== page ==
# Prime-free sequence

Prove that there exist infinitely many positive integers $$k$$ such that the sequence $$\{x_n\}$$ satisfying

$$x_1=1, x_2=k+2, x_{n+2}-(k+1)x_{n+1}+x_n=0(n \ge 0)$$ does not contain any prime number.

I found a similar question: The sequence $${x_n}$$ satisfies $$x_{n+2}=(k+1)x_{n+1}-x_n, x_0=1, x_1=k+2$$ and every term of the sequence is either $$1$$ or composite. Prove that the set of such $$k$$ is infinite.

Solution: Let $$\alpha=\frac{\sqrt{k+3}+\sqrt{k-1}}{2}$$, $$\beta=\frac{\sqrt{k+3}-\sqrt{k-1}}{2}$$, then$$x_n=\frac{\alpha^{2n+1}-\beta^{2n+1}}{\alpha-\beta}.$$We consider$$x_{n}^2=\frac{(\alpha^{2n+1}+\beta^{2n+1})^2-4}{k-1},$$let $$a_n=\alpha^{2n+1}+\beta^{2n+1}$$, $$a_0=\sqrt{k+3}$$, $$a_1=\frac{(k+3)^{\frac{3}{2}}+3\sqrt{k+3}(k-1)}{4}$$. We let $$k+3=u^2$$, and $$2|u$$, then $$a_n$$ is a positive integer, we have$$(k-1)x_{n}^2=(a_{n}+2)(a_{n}-2).$$If $$x_n=p$$ is a prime, $$p$$ is lagre enough when $$n$$ is lagre enough, $$gcd(a_n-2, a_n+2)=gcd(a_n-2, 4)\leq 4$$, it follows that $$p^2\mid a_n+2$$, or $$p^2\mid a_n-2$$, a contradiction.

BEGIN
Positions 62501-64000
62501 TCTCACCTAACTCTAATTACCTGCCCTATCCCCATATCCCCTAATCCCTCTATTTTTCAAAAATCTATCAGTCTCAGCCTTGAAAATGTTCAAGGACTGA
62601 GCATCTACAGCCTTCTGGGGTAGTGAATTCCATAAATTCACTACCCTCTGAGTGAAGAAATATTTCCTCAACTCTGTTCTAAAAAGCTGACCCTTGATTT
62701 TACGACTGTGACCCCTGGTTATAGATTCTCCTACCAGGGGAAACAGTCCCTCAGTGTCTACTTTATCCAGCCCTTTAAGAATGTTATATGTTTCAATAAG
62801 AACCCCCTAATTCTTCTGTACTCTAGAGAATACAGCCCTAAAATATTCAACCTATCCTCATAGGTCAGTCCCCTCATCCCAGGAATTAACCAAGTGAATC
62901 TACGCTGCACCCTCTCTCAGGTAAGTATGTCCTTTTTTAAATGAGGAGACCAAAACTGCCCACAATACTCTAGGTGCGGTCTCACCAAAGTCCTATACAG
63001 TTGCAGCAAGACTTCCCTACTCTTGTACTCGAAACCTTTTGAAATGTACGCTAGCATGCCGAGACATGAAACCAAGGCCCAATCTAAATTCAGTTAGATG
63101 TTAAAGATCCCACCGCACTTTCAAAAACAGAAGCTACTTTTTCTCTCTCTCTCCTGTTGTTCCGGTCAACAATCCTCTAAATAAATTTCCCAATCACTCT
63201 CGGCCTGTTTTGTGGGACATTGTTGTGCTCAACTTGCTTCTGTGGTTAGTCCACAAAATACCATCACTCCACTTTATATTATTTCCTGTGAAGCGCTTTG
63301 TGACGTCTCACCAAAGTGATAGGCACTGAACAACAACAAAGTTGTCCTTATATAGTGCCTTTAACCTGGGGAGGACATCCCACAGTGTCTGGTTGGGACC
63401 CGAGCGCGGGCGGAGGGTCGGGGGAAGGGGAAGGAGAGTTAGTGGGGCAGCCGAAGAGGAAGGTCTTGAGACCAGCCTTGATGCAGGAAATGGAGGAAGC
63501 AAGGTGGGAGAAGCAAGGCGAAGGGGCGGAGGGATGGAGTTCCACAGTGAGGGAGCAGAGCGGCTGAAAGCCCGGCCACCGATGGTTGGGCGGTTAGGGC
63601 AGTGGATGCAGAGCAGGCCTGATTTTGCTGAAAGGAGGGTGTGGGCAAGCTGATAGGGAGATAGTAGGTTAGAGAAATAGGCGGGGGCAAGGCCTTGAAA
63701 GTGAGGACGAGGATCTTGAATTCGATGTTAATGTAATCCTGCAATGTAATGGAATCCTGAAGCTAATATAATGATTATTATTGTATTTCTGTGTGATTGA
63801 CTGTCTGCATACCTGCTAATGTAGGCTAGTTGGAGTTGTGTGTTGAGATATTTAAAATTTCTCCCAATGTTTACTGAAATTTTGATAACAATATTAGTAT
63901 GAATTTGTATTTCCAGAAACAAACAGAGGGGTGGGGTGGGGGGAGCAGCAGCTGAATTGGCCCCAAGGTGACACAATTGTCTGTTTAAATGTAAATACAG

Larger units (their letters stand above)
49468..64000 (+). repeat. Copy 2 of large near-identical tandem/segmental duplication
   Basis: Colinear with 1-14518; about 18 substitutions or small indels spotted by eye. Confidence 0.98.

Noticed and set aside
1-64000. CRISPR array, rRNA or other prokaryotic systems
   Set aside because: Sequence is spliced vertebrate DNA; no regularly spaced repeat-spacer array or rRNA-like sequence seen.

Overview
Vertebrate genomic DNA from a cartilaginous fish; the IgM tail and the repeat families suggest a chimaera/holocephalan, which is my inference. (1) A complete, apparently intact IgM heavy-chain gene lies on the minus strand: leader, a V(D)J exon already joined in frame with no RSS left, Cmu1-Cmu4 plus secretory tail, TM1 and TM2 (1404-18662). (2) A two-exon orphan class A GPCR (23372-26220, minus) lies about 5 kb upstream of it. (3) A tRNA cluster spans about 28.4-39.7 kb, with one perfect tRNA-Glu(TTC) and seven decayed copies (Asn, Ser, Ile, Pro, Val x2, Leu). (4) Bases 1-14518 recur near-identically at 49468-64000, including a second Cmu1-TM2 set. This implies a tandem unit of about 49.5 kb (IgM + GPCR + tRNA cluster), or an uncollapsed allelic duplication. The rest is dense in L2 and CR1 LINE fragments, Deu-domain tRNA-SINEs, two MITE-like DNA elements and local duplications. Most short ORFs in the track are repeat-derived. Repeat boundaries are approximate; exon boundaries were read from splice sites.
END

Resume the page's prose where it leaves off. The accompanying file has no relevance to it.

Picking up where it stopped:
Is a different solution like this?

• What you call "a similar question" is actually identical, isn't it? – Gerry Myerson Nov 19 '19 at 0:54
• @GerryMyerson I agree, I think he wants another solution. If so, edit your question please! – user725958 Nov 19 '19 at 1:01
• Hint: Try using the Z-transform. – Dinno Koluh Nov 19 '19 at 1:11
• I tried to workout the question for $k=1$ and I got that $x_n = 2n-1$ which contains prime numbers. – Dinno Koluh Nov 19 '19 at 1:14
• @DinnoKoluh What did you see? – trombho Nov 19 '19 at 1:17

I tried using the Z transform. From the question, we conclude that $$x_0 = -1$$. And taking the Z transform we get: $$x_{n+2} - (k+1)x_{n+1}+x_n = 0$$ $$z^2X(z)-x_0z^2-x_1z-(k+1)(zX(z)-x_0z) + X(z) = 0$$ $$X(z) = \frac{(k+1)z+z-z^2}{z^2-(k+1)z+1}$$ if we let $$a=k+1$$ then after taking the inverse Z transform we get: $$x_n = 2^{-n-1}\frac{ (-\sqrt{a^2-4}+a+2)(\sqrt{a^2-4}+a)^n - (\sqrt{a^2-4}+a+2)(a-\sqrt{a^2-4})^n }{\sqrt{a^2-4}}$$ This might be helpful for further solving.
For $$a=2$$ which is $$k=1$$ the sequence becomes: $$x_n = 2n - 1$$ and it contains infinitely many prime numbers since it is a sequence of odd numbers and we have a contradiction.
• But the problem was to show there exists $k$ such that there are no primes, not to show that for all $k$ there are no primes. – Gerry Myerson Nov 19 '19 at 2:04